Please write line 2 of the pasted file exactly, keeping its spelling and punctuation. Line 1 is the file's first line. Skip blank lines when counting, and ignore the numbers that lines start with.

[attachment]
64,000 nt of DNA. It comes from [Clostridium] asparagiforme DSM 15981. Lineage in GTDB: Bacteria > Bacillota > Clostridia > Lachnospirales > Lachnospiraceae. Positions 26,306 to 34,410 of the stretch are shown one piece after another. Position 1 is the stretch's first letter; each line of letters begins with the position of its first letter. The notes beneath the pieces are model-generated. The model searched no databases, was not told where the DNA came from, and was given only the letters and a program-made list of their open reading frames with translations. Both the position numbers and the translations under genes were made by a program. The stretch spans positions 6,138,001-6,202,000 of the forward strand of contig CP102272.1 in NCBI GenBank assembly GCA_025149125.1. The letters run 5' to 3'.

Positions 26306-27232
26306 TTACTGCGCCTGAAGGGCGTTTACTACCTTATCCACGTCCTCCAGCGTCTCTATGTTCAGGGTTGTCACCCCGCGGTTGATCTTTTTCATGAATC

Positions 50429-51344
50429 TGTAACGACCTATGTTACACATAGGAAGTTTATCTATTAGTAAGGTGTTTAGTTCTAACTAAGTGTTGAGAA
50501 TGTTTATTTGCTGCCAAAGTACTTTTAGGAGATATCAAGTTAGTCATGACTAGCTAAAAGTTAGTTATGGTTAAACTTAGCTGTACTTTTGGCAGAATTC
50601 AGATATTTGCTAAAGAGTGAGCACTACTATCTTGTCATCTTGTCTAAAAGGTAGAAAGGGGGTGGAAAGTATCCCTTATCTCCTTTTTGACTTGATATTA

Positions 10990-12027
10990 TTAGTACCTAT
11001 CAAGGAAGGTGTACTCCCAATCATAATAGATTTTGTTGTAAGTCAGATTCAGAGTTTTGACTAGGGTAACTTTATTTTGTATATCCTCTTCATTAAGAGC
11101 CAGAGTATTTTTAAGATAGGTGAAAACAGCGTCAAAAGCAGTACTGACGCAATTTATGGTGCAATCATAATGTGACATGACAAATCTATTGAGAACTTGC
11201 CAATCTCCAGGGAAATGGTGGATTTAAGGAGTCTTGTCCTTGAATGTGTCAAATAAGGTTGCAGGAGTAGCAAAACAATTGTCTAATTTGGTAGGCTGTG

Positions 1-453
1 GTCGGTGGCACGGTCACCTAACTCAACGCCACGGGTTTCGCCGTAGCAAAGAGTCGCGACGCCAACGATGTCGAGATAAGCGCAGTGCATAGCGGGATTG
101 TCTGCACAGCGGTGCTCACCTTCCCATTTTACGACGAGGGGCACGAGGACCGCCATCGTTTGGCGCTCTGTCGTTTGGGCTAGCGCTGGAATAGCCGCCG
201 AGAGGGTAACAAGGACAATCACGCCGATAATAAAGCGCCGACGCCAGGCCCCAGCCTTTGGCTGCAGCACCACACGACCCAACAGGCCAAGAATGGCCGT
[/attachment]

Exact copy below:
Positions 26306-27232